Level 2 – Syntactic Interoperability
You move from Level 1 (technical interoperability) to Level 2 (syntactic interoperability) by specifying a common data format to be used.
Syntactic interoperability is achieved by integrating disparate systems via a combination of a common data format and a communications infrastructure. By leveraging a common data format to achieve interoperability, a system can syntactically interoperate with any other system that uses the same data format and communications infrastructure.
A standard for achieving syntactic interoperability allows you to specify a set of syntax rules to be obeyed in the language. Integration via a syntactic data standard allows you to generate a recognizer for the sentences (messages, expressions, etc.) in that language. This recognizer can then assess the validity of the expressions at the syntactic level.
Why would you want to achieve syntactic interoperability?
As a result of integration at the syntactic level, systems can syntactically interoperate — they can exchange the structure of data in an unambiguous manner.
Syntactic specifications allow for the detection of syntactic errors but, as all of us language nerds are well aware, an expression can be syntactically valid without being grammatically correct. Therefore, a syntactic specification does not necessarily allow unambiguous communication (see the example, below).
What kind of information exchange can be achieved?
Syntactic interoperability is certainly a step up from technical interoperability. Now I know more about what was transmitted, instead of simply, “There are bits.” I also know what I can infer/deduce from a shared understanding of the use of a certain structure/organization. While this isn’t unambiguous, it is still an improvement in some ways, albeit with the potential for errors and miscommunications.
Example: Interfaces are syntactically matched.
When interfaces are syntactically matched, the two systems that you wish to have interoperate are compatible out-of-the-box at the syntactic level. This means no integration has to occur for syntactic interoperation to take place. Because the interoperation solution is designed into the system, there is no need for a mediation component. The interface’s technical and syntactic standards are matched. Syntactic interoperation can be achieved through straightforward integration (plug and play!), because the systems were designed to syntactically interoperate.
In this example, 2 doctors are having a conversation. These 2 individuals both communicate via spoken language and can hear what the other one is saying – they can encode and transmit, and understand the words the other person is saying. But syntactic interoperability only covers the exchange of words and the ability to determine if they’re well-formed formulas, or expressions.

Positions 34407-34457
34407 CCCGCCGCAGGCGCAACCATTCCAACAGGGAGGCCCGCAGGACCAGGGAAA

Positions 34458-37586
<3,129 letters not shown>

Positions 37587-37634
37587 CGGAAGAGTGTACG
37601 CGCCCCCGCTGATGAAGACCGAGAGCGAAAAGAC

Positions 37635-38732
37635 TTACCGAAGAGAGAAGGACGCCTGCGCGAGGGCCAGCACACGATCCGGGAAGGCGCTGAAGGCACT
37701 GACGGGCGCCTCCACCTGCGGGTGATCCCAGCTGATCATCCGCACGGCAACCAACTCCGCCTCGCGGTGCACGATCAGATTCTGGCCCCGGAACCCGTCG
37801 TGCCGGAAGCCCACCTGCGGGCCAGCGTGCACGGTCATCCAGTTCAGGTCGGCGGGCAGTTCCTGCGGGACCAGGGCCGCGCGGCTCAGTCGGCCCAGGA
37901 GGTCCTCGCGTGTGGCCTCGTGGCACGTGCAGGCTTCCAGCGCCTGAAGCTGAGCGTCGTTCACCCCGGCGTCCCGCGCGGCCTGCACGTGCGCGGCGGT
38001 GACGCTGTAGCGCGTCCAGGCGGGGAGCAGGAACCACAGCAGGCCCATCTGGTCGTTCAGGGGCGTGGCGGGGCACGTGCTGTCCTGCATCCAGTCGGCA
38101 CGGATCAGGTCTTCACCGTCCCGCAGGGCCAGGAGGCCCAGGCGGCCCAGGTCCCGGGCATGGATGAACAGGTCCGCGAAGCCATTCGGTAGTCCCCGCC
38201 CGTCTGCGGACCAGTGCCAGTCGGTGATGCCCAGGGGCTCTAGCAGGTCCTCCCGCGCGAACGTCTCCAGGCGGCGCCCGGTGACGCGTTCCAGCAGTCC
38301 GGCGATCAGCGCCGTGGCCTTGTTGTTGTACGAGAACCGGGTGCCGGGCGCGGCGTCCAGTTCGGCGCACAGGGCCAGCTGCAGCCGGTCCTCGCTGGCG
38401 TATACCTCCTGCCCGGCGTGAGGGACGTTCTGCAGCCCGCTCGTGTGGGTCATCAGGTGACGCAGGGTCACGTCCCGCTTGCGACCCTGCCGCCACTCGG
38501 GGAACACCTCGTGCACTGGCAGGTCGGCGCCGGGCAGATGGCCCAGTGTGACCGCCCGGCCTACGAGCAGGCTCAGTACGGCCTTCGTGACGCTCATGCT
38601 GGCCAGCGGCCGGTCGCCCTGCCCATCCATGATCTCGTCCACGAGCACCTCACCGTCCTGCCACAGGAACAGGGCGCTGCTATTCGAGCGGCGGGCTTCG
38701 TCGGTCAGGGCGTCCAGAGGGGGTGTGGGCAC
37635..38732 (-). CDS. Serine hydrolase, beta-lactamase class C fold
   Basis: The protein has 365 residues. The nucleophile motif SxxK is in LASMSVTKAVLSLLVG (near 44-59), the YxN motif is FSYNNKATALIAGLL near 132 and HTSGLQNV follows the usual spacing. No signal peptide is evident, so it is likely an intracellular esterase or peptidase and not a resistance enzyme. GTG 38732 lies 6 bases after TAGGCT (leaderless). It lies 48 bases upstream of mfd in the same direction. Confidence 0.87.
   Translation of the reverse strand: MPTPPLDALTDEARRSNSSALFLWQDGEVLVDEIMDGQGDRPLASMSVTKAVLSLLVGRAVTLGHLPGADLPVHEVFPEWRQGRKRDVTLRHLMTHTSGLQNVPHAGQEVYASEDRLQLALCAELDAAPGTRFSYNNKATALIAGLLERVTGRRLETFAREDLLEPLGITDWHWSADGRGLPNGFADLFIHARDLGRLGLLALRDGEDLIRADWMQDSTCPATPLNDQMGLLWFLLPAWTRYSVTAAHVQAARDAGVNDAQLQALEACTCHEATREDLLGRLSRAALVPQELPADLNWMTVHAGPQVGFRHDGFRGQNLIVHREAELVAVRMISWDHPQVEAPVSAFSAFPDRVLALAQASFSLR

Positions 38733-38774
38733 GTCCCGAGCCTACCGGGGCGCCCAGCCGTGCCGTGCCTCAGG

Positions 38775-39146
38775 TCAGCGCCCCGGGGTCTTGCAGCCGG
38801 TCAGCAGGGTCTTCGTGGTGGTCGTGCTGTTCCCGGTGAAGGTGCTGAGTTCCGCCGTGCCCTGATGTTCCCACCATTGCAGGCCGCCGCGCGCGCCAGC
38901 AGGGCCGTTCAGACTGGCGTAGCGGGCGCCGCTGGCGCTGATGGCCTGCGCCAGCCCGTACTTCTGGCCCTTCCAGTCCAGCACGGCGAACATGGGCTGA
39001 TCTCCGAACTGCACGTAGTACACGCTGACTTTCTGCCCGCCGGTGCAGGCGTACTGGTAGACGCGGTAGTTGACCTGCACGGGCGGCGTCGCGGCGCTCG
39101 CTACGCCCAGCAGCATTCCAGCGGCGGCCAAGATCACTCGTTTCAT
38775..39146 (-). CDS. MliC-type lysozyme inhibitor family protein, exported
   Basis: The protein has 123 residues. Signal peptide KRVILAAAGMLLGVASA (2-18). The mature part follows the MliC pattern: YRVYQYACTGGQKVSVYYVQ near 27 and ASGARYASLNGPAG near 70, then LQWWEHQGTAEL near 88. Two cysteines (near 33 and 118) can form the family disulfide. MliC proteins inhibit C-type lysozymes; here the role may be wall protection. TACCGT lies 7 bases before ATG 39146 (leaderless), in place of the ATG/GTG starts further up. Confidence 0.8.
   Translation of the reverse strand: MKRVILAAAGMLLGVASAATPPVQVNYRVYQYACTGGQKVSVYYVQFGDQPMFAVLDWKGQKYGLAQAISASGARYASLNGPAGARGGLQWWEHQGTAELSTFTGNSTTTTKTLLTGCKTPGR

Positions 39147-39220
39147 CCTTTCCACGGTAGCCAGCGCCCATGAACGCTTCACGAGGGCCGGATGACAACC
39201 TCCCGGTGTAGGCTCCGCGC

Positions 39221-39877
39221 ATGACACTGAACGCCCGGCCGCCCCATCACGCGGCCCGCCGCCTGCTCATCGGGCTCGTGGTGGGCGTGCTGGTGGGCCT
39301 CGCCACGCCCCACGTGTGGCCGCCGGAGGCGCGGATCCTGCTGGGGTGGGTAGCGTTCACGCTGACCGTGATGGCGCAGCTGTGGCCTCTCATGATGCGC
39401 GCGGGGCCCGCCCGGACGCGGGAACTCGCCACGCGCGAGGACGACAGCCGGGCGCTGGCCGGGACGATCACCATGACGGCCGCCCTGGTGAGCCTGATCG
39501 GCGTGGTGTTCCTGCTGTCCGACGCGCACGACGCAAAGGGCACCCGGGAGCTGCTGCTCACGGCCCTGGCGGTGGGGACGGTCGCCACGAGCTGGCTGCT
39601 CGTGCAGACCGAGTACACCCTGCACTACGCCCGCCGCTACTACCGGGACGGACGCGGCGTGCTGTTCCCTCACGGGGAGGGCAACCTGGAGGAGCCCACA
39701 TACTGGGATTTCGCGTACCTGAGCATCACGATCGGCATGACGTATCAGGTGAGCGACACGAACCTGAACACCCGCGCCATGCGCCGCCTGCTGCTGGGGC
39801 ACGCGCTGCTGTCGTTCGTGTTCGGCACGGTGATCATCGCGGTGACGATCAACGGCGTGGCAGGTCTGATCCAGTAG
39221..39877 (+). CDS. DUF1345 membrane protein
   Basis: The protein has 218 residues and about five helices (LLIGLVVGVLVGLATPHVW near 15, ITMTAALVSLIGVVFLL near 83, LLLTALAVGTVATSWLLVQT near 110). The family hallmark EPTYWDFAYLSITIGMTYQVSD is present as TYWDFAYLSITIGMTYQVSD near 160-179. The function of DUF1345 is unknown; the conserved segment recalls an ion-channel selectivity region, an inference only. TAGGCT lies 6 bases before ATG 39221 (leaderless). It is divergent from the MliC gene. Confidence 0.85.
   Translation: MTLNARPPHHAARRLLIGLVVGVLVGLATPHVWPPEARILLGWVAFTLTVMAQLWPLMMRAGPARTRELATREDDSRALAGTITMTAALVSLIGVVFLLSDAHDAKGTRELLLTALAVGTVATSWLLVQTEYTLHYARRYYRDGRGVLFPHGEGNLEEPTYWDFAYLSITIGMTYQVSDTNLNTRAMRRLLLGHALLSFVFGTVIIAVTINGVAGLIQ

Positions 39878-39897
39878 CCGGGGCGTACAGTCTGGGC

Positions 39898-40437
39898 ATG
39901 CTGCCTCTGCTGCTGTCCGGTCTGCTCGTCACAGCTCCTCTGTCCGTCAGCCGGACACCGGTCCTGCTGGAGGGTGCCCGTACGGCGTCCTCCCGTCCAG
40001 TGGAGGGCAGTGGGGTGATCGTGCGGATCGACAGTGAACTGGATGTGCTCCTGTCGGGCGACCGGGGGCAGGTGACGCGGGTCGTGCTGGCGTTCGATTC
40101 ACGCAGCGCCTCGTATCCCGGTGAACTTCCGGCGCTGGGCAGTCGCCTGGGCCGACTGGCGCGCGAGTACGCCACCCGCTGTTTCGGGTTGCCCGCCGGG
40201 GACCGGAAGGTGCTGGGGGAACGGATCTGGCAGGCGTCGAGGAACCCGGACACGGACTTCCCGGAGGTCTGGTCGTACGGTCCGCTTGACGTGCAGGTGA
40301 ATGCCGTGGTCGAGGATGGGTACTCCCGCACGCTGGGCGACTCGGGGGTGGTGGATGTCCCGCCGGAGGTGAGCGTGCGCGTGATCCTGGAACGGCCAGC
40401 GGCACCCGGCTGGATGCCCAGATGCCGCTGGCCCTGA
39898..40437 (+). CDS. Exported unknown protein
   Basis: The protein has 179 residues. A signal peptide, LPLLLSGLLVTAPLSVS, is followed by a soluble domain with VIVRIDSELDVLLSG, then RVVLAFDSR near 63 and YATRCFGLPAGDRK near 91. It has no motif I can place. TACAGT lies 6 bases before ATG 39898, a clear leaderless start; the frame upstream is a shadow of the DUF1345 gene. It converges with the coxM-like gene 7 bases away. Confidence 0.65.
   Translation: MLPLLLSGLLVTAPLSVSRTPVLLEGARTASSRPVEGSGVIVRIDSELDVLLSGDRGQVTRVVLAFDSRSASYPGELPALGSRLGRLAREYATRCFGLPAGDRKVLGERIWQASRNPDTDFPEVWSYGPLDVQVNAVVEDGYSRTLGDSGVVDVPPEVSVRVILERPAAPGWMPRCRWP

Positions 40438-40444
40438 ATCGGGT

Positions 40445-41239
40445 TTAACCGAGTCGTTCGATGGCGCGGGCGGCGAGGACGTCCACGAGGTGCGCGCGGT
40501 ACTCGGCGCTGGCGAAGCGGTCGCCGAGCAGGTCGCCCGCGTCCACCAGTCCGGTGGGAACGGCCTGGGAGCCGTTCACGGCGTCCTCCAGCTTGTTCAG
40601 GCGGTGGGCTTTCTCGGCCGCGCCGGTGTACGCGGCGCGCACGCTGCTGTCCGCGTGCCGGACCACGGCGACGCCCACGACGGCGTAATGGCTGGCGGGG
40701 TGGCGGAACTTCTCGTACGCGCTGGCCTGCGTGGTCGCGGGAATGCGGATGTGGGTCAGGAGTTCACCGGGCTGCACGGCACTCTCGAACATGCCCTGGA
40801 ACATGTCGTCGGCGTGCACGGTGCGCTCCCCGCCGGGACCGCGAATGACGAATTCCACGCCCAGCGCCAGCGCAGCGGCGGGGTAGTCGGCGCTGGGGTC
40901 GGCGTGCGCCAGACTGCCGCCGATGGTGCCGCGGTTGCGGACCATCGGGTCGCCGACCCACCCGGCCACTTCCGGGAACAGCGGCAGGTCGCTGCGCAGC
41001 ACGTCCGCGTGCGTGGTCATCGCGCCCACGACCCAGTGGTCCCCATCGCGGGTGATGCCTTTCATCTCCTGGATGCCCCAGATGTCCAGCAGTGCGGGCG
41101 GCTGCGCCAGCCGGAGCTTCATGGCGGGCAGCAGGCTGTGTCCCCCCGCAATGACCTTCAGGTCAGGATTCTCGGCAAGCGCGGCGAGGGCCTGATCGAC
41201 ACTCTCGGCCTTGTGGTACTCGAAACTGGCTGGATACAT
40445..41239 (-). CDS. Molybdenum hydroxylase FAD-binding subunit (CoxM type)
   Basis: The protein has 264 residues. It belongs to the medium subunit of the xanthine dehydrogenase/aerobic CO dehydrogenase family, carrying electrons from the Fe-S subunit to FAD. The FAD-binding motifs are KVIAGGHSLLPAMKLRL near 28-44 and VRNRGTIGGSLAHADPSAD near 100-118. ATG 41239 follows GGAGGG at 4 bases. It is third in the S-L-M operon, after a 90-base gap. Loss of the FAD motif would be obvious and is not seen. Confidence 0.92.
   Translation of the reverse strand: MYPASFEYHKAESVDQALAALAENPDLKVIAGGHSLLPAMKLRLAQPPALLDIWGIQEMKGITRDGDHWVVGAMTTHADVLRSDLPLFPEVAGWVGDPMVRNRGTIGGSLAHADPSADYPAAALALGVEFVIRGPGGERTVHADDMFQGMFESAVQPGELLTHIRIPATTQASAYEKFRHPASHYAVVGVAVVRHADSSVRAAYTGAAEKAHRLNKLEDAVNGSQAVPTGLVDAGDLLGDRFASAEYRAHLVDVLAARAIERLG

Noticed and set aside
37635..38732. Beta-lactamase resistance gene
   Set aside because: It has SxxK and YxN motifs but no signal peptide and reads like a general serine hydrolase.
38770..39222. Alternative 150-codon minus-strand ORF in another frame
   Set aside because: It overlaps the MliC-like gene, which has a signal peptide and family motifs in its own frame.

A phrase can be syntactically valid, but its semantics (meaning) could be completely misinterpreted. This ambiguity can cause confusion and lead to unintended actions and consequences.
Because of the mismatch, the doctors can talk and be heard, and the components of the phrases will be understood. However, we can’t guarantee the conversation will be properly interpreted. We can’t be sure that the appropriate/intended action will occur as a result of the conversation.
The doctors are syntactically interoperating, but their lack of common understanding limits their interoperation.
Why this works and where if falls short
No information is being conveyed, and subsequently interpreted, other than structural. The meaning of the content of the expressions, therefore, is left to be interpreted by the receiver.
Consider the data delimiter. A delimiter is simply a sequence of characters that are used to specify a boundary between data elements. In XML, < > is used as a delimiter, and the comma character serves the same role in CSV (comma-separated values). These data delimiters do not attribute any semantics to the expressions beyond the structure of the expressions. Because of this, without a secret decoder ring (or a data dictionary) to facilitate the translation the contents of the delimiters, the expression is ambiguous. In the case of XML, the following can be said:
- There is a message and it has a beginning and an end
- There are different types of data/content in the message
The syntax provided in the XML standard gives you the ability to have differentiated structuring of your information. Whereas many standards could specify only the beginning (which allows us to communicate that this thing is a message), now we can indicate that within that message there are different kinds of data. XML provides the syntax for building those messages with different types of data, but it doesn’t give us the ability to specify what they mean.
The meaning of what is contained in the structures is captured in a common information model or data dictionary that domain participants all use (know of, comprehend, can access, etc.). This is the focus of the next level interoperability.
Level 3 – Semantic Interoperability
You move from Level 2 (syntactic interoperability) to Level 3 (semantic interoperability) by specifying a common information model to be used. The common information model contains the meaning of the information agreed upon and used by the interoperating systems.
Why would you want to achieve semantic interoperability?
When systems can semantically interoperate, they can exchange the meaning of data in an unambiguous manner.
Example: Semantics are matched.
In this example, because they share a common understanding, the doctors can detect when something may be off – and request clarification. If they did not share a semantic model, this could not have happened.